I work at a soup kitchen located in the town where I live. Not as a volunteer, but as one of two paid employees. I was a volunteer for nine years before I was hired. My interest in the soup kitchen began innocently. I chaperoned a “field trip” for the school service club my daughter belonged to. It was Christmastime. As a holiday service project, each family donated homemade Christmas cookies, and the kids bagged them up to distribute to the people who eat at the soup kitchen. I accompanied them to pass out the bags of cookies. I recall being struck, shocked honestly, by the number of people in my community who depended on the soup kitchen to eat. I signed up to volunteer that day! One thing led to another and, nine years later, after putting in hundreds of volunteer hours, I became a paid employee.
We serve lunch at the soup kitchen each weekday. The kitchen is open to anyone who is hungry. No one must qualify in any way, shape, or form to eat. All are welcome. We see a diverse group of people on a regular basis. Not surprisingly, some of our guests face hardship in their daily life; generational poverty, addiction, abuse, and homelessness are common. Other guests visit the kitchen to eat purely for the sense of community it provides. Several of our guests have been dining at the kitchen for many years. It is not uncommon for those of us who have been volunteering at the kitchen for a lengthy amount of time to form a relationship with these guests.
Charlie was one of our longtimers. I don’t recall when I first noticed that he visited the kitchen every day. I probably took note of him when he began to visit with an oxygen tank. I learned Charlie had COPD. When he first began relying on oxygen, the small tank was in a sling he carried over his shoulder, much like a purse. Later, it became a larger tank that he pulled behind him. Neither Charlie’s illness nor his oxygen tank slowed him down. He used to say, “every day I wake up and open my eyes is a good day.” He lived at a senior housing complex nearby and walked to the kitchen each day to eat.
During the summer months, we offer a bag lunch program. The lunches are distributed to at-risk youth, but several years ago we distributed lunches to the seniors at the apartment complex. There were a dozen seniors who signed up to receive a bag lunch. As I went down the list delivering lunches one morning, I saw a long, hard to pronounce, very Greek looking name. Many of the seniors at the complex visited the soup kitchen, but I was unfamiliar with this name. I thought to myself, perhaps someone new has moved in? I knocked on the door. Charlie opened it! “Oh, Charlie! It’s you! Are you Greek?” Indeed, he was. I let him know that my ancestry was Greek and Polish. I told him my grandfather had been born in Tripoli, Greece. He smiled and when I handed him the lunch, I noticed that he had sparkling blue eyes, just like my grandfather. He told me Charlie was easier to pronounce than his real name. I enjoyed visiting him each time I delivered lunches that summer. Once summer was over, Charlie resumed his daily walk to the kitchen for lunch.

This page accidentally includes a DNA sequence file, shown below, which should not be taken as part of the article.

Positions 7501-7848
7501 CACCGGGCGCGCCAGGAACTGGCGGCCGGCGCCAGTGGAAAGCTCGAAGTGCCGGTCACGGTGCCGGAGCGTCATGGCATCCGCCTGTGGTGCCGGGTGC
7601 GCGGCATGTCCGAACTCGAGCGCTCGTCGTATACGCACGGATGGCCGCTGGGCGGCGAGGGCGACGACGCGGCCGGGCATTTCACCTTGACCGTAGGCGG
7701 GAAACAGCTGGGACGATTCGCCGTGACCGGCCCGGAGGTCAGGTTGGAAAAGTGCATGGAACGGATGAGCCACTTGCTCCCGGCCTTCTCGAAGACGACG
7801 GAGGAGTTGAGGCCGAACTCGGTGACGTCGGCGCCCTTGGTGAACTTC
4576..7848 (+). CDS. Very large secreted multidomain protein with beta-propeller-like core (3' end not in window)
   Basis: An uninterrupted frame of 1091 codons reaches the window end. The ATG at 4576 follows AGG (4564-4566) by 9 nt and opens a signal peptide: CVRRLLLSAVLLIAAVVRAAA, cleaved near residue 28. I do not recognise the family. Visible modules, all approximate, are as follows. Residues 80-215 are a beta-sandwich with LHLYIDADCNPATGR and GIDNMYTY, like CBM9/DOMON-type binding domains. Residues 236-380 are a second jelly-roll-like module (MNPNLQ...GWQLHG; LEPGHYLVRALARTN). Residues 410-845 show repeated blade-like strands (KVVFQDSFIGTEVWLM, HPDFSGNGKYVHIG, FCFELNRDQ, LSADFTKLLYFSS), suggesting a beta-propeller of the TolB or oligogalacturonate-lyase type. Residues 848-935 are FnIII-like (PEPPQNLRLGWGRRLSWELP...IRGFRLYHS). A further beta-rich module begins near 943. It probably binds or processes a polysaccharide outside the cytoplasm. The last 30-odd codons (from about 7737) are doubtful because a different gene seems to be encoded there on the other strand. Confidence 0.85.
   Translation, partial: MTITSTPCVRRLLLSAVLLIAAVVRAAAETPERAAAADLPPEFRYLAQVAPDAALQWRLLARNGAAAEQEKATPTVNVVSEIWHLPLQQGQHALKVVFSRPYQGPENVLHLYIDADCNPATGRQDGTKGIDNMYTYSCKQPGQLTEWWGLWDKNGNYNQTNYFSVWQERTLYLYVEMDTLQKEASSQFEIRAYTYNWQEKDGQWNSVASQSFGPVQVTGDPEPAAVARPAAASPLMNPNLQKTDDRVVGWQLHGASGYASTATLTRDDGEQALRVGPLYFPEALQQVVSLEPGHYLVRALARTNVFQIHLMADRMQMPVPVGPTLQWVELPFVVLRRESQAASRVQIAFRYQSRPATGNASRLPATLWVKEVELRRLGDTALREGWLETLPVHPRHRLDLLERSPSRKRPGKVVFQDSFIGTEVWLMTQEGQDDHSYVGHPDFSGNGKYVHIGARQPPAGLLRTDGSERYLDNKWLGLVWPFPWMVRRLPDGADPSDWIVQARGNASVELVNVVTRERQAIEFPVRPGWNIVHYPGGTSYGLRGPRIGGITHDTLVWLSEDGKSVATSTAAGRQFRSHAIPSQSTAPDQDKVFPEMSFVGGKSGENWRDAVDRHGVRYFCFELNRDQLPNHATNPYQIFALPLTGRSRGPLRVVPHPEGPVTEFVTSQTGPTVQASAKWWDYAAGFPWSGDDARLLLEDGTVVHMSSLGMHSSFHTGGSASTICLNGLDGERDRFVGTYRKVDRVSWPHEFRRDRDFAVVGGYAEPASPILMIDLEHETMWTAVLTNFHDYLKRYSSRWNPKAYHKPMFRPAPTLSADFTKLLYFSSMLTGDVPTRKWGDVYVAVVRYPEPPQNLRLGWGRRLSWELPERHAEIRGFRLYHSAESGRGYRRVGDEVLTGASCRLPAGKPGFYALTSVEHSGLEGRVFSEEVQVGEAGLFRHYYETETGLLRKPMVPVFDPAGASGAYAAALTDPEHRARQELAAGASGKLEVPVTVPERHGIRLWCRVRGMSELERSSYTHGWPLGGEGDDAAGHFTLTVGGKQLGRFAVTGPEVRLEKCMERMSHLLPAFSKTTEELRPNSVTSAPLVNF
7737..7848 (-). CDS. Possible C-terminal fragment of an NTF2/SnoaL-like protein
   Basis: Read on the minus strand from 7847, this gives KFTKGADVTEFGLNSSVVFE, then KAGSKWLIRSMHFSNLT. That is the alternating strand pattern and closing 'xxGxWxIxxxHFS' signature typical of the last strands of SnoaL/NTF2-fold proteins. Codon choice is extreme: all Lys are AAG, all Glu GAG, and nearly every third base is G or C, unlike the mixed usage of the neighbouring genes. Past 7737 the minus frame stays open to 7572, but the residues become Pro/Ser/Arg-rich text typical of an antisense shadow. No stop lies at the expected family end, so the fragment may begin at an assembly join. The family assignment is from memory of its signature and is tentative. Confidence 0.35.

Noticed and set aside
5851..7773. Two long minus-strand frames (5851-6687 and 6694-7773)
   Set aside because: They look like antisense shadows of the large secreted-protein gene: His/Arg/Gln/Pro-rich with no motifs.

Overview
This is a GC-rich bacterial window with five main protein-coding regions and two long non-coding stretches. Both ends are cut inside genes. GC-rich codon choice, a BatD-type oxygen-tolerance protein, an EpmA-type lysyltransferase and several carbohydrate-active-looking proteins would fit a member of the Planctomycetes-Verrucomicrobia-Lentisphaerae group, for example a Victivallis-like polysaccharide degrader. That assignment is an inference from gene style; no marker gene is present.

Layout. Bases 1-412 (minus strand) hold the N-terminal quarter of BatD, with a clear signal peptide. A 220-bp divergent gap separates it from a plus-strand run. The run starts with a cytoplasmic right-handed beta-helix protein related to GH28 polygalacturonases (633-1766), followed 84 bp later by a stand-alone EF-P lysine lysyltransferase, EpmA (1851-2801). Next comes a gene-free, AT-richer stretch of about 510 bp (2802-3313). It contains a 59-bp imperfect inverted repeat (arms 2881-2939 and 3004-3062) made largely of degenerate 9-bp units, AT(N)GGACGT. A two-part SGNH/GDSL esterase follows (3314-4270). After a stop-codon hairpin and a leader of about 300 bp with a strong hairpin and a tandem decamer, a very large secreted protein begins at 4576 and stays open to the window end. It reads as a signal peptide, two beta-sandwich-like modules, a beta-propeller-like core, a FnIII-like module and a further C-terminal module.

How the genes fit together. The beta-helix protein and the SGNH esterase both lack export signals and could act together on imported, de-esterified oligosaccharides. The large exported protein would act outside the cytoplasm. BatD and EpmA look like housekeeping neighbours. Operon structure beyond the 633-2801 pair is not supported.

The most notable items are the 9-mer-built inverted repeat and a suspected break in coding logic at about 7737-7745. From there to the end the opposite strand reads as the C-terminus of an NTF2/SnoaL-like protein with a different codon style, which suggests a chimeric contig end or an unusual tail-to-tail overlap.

This past summer, I began my job as Director of Development for the soup kitchen. One of my responsibilities is to thank donors. Each week I receive an updated report of recent donations. I handwrite a thank you note to the donor and then go into our database to mark the donation as having been acknowledged. Imagine my surprise when I saw that long, hard to pronounce, Greek name on my list! Charlie was one of our donors! To add to my surprise, when I went to our database to click the acknowledgement box, I noticed Charlie was a longtime donor!
Charlie and I mostly exchanged pleasantries. I happened to be at the kitchen the Thursday after Thanksgiving. Charlie was sitting with a few of the ladies from his apartment complex. I visited their table and sat down. Charlie was more chatty than usual. We were talking about families and he said, “Show me a picture of your family.” I scrolled through my phone and found a picture of my husband & I. As Charlie looked at the picture he said, “He’s a good-looking guy. And, he’s really lucky to have a nice girl like you.” I agreed, and we laughed! I showed him Abby’s picture. He chuckled and said, “Wow, where’d she get that blond hair?” I laughed again and explained that my mother-in-law has blond hair. Then, I showed him Heather’s prom picture. Charlie’s eyes lit up as he smiled and said, “Oh my goodness. She is beautiful! She looks just like her mama.” I smiled. Immediately I could feel my eyes fill up with tears, so I excused myself for a moment and went outside.
Charlie’s comment caught me off guard. He was not aware of my family’s journey. He never met either of my kids. I didn’t have to explain anything. All he saw is a beautiful girl, who does, undeniably, resemble her mother. The moment made me realize I had spent so much time, especially at the beginning of Heather’s journey, feeling like I needed to explain things. I longed for the moment when I didn’t have to consciously think about using the correct name and pronoun; when saying the words “I have two girls” rolled off my tongue effortlessly; when people see Heather not as transgender, but as the beautiful person she is, inside and out. That moment had arrived!
Charlie’s health took a turn for the worse rather quickly. I never saw him in person again. Sadly, he passed away December 20. He touched my heart more than he will ever know. Rest in peace my friend, you will be missed.